70% Of Beijing Flights Cancelled As New Outbreak Grows

Just yesterday I reported that 3 of the world’s 5 largest airlines right now are in China as the country gets life back to normal and its aviation sector returns to something more like normal ahead of the rest of the world.

Now, though, flights to and from Beijing are being cancelled en masse on Wednesday – 1,255 flights, or 70% of the total scheduled for the day – as the government tries to contain a new COVID-19 outbreak.

There were 32 new cases reported on Wednesday, bringing a total of 137 new reported cases in 6 days, mostly linked to the Xinfadi food market. Two other domestic cases – in Hebei province next door and in Zhejiang – were reported Wednesday as well.

The Xinfadi food market provides 70% of the city’s fruits and vegetables, though the focus of spread has been on fish. The government claims that the virus was re-imported from Europe, likely on salmon, which isn’t credible – the virus wouldn’t have survived the length of transit on the fish, but it’s politically useful to blame Europe for the virus which began in China.


Street food vendor in Beijing


Street food in Beijing

The government has been testing tens of thousands of people including market employees and customers. They’ve also locked down 30 residential compounds. Schools in Beijing are closed again as well. And 10 other markets have been closed as well. Group sports are banned in Beijing, and masks are being required wherever there are groups of people indoors.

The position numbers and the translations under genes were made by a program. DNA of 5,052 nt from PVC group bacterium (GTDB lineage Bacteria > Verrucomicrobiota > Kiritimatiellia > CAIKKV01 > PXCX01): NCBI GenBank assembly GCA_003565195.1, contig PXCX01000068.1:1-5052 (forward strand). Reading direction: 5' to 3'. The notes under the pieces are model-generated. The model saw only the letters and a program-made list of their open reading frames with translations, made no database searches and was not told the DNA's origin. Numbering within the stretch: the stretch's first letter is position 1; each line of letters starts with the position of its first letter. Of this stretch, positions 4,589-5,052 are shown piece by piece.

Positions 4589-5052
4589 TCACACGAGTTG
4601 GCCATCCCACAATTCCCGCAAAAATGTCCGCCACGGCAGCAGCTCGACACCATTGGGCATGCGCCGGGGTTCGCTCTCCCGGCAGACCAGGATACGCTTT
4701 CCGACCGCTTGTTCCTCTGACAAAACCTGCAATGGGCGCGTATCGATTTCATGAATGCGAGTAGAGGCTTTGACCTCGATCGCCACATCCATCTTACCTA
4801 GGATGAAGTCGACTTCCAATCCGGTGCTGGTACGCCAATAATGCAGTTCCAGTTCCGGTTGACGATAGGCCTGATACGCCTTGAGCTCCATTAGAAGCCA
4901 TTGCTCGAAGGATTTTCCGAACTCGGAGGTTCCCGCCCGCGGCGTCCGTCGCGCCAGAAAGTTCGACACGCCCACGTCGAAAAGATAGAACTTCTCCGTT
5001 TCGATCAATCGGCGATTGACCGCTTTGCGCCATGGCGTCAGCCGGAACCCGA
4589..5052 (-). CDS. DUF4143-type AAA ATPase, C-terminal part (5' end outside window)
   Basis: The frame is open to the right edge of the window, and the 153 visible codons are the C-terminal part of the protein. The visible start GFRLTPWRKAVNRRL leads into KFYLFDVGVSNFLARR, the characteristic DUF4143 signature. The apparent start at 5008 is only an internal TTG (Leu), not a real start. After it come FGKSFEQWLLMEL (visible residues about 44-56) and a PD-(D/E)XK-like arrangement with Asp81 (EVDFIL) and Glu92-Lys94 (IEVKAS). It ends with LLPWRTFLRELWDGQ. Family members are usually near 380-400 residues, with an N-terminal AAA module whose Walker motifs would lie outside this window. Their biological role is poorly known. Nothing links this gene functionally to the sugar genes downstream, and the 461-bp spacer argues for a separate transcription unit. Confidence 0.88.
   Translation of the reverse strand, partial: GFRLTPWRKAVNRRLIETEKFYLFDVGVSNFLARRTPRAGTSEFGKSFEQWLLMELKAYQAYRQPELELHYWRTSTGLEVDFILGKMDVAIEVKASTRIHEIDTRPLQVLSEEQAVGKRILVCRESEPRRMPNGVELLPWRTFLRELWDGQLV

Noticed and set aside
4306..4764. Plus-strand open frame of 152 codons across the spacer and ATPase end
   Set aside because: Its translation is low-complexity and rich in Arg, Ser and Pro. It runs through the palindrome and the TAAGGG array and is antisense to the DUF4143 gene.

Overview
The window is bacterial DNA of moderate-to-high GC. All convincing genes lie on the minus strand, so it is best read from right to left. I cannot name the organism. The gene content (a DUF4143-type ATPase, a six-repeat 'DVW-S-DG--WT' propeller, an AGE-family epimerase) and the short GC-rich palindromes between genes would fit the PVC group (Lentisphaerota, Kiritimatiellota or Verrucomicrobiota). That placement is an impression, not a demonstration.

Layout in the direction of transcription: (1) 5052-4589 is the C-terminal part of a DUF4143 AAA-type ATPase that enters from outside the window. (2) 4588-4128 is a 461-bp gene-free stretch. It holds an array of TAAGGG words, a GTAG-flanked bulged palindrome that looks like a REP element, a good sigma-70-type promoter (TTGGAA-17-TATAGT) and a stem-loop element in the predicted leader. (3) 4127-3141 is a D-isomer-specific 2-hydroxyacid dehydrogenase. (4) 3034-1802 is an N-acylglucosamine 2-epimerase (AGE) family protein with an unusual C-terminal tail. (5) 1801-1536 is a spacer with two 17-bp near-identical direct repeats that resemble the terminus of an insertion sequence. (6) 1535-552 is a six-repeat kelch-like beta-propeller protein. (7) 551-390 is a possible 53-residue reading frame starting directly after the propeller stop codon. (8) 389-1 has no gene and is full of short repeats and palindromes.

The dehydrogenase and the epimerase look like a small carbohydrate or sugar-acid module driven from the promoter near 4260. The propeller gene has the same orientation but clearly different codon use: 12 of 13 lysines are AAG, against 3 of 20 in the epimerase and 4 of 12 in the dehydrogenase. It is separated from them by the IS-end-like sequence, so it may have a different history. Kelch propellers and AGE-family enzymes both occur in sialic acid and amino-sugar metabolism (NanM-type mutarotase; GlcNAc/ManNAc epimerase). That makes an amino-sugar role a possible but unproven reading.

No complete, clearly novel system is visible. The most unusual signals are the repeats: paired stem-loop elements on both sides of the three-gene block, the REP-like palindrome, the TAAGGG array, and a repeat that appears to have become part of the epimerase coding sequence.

Several provinces are now quarantining inbound travelers from Beijing, and residents of “medium- or high-risk” areas of the capital are facing an outright travel ban. Others must take a COVID test to leave the city.

About Gary Leff

Gary Leff is one of the foremost experts in the field of miles, points, and frequent business travel - a topic he has covered since 2002. Co-founder of frequent flyer community InsideFlyer.com, emcee of the Freddie Awards, and named one of the "World's Top Travel Experts" by Conde' Nast Traveler (2010-Present) Gary has been a guest on most major news media, profiled in several top print publications, and published broadly on the topic of consumer loyalty. More About Gary »

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Comments

  1. “likely on salmon, which isn’t credible – the virus wouldn’t have survived the length of transit on the fish”

    This is FALSE. The virus can survive MUCH longer being frozen (typically imported Salmon). Actually Researchers found that both lower temperatures and lower humidity helped viruses survive longer. In particular, at 4 degrees C, or 40 degrees F, and 20% relative humidity, more than two thirds of the viruses survived for 28 days

  2. Lie, cheat and steal…and when every goes to shit, deflect and blame others. Beijing has it down pat, masters of the art.

  3. @Richard – there’s a difference between detectable viral dna and live infectious virus – the claim that the spread originated in salmon imported from europe is laughable

  4. China in many ways is living in the past. Those open air markets provide way too many ways for food to get contaminated. And yeah, lets just blame someone else for our problems.

  5. Life was better when China was be hind the curtain and blocked from Western Civilization IMO. Let’s cut off import and exports and see how long they last. We produce enough food, they don’t and Mexico, Vietnam and S. Korea are much better trading partners.

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